Nomad Digital has equipped 14 trains on the Esk Valley line with tracking equipment to provide low cost and accurate information.

Passengers on the picturesque Esk Valley are getting more accurate travel information as Northern Rail trials GPS vehicle tracking capabilities on its trains.

The Esk Valley line (Middlesbrough to Whitby) is typical of many rural routes on Northern’s vast 1,675-mile network. Providing accurate train running information can be difficult because the signalling on these routes often does not have the technology to automatically report a train’s location. Northern, like other operators of rural branch lines, often doesn’t know where its trains are.

The problem is that signalling equipment is expensive to replace, so Northern is trialling GPS as a lower cost alternative for tracking its trains. If the trial is successful, this solution has the potential to be used on many routes across the UK rail network.

The GPS tracking equipment has been supplied by Newcastle-based Nomad Digital, which has supplied train-to-shore data connectivity solutions to train operators in Europe and North America. In the UK, the company has helped East Midlands Trains to deliver on-board WiFi to its passengers and Southeastern to remotely monitor systems on its Networker rolling stock.

The Esk Valley trial sees a new application of this technology – the provision of low cost, accurate information to train users. Nomad has fitted GPS tracking equipment on 14 of Northern’s Class 156 trains – these are the only trains that operate on the line. The equipment has been part funded by Network Rail and switches between two commercial mobile phone networks (Orange and Vodafone) to regularly report back an accurate position of each train to Northern’s control centre. Staff can then use specialist software to keep information up to date at the stations. With just four trains a day in each direction, it’s helpful for passengers to know if a train has been cancelled!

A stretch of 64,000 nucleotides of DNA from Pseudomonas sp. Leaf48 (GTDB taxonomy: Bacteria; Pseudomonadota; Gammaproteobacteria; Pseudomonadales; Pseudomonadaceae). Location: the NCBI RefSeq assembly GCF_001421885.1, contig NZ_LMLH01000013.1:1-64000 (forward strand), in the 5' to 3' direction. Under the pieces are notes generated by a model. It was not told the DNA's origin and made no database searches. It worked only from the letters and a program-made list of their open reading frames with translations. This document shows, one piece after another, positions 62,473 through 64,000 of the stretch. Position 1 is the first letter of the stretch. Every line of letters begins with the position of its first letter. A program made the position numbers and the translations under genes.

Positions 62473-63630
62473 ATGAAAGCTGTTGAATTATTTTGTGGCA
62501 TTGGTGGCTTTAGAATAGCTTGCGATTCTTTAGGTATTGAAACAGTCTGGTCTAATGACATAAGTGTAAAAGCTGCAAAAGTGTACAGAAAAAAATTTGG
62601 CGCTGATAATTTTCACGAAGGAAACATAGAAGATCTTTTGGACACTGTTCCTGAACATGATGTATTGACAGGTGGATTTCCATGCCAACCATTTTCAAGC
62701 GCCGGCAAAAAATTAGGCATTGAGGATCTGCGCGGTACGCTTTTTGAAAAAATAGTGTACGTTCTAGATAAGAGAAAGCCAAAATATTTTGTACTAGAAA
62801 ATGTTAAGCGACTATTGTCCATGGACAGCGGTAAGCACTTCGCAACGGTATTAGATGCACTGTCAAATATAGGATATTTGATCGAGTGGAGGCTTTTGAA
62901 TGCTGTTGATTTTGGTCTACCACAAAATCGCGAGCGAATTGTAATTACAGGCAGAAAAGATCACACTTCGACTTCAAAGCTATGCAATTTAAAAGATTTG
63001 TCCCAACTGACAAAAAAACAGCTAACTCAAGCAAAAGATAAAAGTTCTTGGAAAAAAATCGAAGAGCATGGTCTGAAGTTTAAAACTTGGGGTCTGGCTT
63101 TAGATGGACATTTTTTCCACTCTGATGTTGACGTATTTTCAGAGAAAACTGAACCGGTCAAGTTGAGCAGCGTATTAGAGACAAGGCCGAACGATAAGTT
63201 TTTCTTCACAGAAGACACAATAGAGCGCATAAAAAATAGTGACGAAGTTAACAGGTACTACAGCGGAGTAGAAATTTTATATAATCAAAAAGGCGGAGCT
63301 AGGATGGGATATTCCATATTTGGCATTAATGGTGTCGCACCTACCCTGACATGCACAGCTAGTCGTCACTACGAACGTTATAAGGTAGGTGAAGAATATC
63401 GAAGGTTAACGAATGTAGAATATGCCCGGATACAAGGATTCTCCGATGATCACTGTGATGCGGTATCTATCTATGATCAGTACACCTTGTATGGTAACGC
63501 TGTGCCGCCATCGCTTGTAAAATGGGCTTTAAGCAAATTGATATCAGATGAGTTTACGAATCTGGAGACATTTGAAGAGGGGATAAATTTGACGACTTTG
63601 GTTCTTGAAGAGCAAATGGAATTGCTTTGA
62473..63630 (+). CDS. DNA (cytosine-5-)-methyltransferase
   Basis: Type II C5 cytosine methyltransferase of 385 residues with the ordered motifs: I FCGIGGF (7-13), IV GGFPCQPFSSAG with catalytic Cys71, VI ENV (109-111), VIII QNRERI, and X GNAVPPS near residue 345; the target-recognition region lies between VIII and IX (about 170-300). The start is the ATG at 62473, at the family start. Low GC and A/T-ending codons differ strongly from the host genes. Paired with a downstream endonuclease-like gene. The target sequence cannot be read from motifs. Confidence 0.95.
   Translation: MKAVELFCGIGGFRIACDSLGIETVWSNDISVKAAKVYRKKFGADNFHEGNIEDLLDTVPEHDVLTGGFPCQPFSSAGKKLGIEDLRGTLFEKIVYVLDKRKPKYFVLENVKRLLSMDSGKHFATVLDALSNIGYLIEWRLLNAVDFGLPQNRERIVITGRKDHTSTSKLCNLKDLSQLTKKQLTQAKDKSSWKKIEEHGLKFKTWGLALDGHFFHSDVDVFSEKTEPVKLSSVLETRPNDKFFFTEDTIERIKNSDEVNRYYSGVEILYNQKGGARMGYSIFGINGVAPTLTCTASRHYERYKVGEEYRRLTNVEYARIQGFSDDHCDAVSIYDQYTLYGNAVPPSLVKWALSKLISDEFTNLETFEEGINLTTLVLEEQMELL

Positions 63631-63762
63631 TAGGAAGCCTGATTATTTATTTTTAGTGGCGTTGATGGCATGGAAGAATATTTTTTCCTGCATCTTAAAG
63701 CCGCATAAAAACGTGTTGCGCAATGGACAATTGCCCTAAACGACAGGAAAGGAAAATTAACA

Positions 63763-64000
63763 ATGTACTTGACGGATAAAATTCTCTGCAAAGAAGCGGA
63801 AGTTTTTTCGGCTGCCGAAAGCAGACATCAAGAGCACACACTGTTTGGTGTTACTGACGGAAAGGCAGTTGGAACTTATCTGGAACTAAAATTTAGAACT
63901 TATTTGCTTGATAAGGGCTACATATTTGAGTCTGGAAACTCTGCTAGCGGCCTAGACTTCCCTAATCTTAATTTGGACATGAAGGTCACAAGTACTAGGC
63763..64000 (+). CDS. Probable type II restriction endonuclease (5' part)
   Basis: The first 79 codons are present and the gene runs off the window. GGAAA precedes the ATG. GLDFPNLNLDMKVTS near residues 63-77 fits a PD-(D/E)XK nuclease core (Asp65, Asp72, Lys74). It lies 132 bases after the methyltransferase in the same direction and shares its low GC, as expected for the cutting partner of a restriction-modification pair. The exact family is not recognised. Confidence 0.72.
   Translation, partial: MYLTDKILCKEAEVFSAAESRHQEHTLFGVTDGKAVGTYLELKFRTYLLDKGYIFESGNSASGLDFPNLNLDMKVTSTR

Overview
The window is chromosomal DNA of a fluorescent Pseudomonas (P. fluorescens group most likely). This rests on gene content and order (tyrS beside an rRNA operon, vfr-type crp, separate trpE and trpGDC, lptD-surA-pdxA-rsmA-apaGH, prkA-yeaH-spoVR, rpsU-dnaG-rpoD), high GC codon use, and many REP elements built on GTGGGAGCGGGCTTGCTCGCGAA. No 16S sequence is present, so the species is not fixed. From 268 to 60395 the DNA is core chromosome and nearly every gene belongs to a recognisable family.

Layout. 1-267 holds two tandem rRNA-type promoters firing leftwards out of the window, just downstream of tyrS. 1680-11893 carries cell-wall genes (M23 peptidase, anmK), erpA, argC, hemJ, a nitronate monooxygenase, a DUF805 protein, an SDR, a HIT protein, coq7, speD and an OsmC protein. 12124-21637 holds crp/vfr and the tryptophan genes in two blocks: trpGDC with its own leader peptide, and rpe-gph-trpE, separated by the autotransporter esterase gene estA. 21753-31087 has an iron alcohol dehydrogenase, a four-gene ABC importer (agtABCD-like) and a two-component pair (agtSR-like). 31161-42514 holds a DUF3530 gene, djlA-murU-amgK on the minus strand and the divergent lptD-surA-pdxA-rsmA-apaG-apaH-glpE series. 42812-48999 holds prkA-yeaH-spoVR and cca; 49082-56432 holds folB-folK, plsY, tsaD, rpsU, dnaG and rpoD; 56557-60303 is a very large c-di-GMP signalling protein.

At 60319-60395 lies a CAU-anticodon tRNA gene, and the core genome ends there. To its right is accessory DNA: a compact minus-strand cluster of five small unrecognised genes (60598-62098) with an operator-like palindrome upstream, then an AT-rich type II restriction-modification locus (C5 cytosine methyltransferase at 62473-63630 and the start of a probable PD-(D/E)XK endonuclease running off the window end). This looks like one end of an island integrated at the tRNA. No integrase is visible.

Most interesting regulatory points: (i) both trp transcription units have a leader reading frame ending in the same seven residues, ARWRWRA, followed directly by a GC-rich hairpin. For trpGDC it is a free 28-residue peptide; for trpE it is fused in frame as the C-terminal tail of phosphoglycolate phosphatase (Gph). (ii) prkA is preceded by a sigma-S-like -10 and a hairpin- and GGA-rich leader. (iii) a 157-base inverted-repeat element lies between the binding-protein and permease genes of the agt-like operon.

The information is filtered back to passengers via station announcements and on Northern Rail’s website – where live departure boards for stations are displayed. Meanwhile, as part of the project, Network Rail has installed customer information screens at three of the line’s 16 stations – Whitby, Grosmont and Lealholm. This has been part funded by ACORP (Association of Community Rail Partnerships).

Rob Warnes, performance and planning director for Northern Rail, says that the trial has significant potential to make a real difference to the way Northern communicates train running information to passengers across its network. On a technical level he says that the trial is proving successful. The challenge, he says, is finding funding partners, such as local authorities, who are willing to contribute to the costs of this technology.

Angela Thirkill is development manager for the Esk Valley Railway Development Company, the community rail partnership which supports the Esk Valley line. She says that Northern’s service is very reliable, but passengers still welcome the reassurance. The many visitors which descend on this scenic region are meanwhile accustomed to being able to receive this kind of information. And Thirkill hopes that better information will see more of them leave their cars at home.